The ‘two pages’ opinion also indicates a misunderstanding of the focus of the CV. If I were a Managing Director, I don’t think the selection panel would be over impressed with my two-page crammer. Clearly, the number of pages will be determined by your seniority and years of experience. I read a CV for its content, not its length. If you are a student fresh from University with about six months work experience then you will use one or two pages to tell your story whilst if you have been working for ten years in different roles you will need to be more elaborate. If you are a consultant or architect where the nature of your technical expertise is determined by the nature of the projects you performed, which may include a variety of assignments, then you should list a sample of the projects separately, detailing their content, purpose and your role. Similarly, IT executives will list their experience of applications, programming languages and hardware. Creative candidates with graphic design expertise should have a portfolio that supports their technical experience required for the role. The various projects, their content and your involvement can be separately listed under the title ‘Addendum of projects’. This allows the recruiter to refer to the information if they consider it relevant and does not make the CV appear too elongated.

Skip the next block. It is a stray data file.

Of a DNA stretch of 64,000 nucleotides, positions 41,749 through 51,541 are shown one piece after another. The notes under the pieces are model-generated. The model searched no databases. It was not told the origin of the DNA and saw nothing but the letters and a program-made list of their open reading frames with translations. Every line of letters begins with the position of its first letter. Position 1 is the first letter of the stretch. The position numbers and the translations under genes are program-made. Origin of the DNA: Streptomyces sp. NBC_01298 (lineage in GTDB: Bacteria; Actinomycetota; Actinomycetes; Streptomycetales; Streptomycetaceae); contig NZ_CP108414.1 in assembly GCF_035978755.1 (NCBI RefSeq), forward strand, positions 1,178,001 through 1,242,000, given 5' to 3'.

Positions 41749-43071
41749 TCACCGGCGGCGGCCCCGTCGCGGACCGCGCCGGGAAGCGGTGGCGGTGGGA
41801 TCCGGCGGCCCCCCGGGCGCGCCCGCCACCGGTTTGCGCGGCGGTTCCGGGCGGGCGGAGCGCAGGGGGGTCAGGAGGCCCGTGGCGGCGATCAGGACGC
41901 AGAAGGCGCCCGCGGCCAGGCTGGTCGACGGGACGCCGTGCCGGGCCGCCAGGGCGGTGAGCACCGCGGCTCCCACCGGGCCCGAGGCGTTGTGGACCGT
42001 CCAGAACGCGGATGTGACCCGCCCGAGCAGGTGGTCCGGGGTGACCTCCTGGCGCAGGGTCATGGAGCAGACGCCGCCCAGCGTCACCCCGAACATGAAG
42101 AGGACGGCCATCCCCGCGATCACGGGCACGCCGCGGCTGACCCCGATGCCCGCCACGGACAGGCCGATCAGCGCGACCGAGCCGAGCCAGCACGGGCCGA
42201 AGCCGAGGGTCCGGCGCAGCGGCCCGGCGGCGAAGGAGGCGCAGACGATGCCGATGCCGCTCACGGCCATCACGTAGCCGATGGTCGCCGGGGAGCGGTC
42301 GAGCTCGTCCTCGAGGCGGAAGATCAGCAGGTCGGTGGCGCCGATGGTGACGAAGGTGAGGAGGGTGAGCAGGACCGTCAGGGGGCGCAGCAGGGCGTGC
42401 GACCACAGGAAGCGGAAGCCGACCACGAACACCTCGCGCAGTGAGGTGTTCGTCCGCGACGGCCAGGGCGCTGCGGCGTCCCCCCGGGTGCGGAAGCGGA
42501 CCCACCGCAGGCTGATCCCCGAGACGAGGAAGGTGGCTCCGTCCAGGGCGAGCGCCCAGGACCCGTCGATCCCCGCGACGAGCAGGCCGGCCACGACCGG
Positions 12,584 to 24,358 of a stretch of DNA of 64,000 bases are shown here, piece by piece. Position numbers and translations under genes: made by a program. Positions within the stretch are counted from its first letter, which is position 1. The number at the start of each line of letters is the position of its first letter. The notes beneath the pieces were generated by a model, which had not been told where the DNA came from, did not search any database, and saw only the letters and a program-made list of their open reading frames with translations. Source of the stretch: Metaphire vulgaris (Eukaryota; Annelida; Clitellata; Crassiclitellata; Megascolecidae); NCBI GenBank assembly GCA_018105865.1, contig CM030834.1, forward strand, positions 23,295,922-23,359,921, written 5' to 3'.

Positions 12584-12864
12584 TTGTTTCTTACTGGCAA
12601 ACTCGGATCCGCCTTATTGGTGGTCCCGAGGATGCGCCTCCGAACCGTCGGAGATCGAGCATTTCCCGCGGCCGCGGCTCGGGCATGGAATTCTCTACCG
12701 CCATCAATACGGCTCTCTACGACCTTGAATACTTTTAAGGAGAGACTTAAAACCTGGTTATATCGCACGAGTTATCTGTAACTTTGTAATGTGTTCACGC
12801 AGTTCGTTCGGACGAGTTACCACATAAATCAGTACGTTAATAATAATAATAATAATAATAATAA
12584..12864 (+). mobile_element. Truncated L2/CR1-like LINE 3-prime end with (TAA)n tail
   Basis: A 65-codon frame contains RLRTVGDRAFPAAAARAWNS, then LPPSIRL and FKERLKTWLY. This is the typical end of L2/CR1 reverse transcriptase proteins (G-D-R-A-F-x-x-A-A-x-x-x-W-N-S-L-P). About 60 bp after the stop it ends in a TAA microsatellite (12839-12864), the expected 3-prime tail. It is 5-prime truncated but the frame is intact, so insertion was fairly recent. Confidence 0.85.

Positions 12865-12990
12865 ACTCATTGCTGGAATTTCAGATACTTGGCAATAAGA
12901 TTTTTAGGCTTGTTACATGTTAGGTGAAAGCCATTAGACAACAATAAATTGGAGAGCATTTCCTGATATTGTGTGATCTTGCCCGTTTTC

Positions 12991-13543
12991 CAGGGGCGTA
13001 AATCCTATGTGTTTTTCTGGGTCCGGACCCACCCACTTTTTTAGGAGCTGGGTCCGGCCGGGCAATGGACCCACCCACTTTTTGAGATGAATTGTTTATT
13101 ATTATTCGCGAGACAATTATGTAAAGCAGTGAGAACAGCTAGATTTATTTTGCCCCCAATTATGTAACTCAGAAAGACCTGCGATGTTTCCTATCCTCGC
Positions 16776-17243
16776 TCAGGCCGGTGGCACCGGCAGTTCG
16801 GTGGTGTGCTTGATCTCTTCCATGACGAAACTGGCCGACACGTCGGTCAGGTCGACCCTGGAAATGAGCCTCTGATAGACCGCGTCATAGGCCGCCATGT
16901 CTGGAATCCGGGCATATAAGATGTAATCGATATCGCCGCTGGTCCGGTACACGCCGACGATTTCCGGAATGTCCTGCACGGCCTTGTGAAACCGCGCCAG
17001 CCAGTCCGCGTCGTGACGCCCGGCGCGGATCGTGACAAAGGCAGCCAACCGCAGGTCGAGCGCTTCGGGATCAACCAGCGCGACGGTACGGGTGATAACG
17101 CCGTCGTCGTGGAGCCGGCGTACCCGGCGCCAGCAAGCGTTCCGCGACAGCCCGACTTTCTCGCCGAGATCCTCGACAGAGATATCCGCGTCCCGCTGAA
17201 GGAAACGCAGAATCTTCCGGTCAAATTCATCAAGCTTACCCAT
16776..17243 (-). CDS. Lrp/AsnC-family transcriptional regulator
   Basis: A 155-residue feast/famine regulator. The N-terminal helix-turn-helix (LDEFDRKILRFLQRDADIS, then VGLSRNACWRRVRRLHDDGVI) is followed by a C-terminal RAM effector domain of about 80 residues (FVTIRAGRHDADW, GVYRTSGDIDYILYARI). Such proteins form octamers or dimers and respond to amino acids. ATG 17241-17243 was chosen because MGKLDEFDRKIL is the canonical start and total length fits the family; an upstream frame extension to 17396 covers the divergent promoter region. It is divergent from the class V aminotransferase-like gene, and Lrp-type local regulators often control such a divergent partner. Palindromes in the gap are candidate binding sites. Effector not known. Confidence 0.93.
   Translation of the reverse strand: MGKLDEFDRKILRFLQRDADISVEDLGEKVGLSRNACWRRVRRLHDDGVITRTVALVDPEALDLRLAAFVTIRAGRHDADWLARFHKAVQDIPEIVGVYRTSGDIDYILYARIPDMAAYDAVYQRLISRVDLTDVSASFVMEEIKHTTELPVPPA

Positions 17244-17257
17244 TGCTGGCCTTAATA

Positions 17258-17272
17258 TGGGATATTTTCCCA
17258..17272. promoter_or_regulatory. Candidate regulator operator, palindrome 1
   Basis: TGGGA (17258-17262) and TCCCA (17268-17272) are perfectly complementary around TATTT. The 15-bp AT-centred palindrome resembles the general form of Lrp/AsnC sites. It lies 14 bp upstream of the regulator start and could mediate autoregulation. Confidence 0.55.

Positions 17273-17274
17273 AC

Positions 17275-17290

[This is an extract from the expert reference on ‘Career Coaching’ by John Lowe on amazon]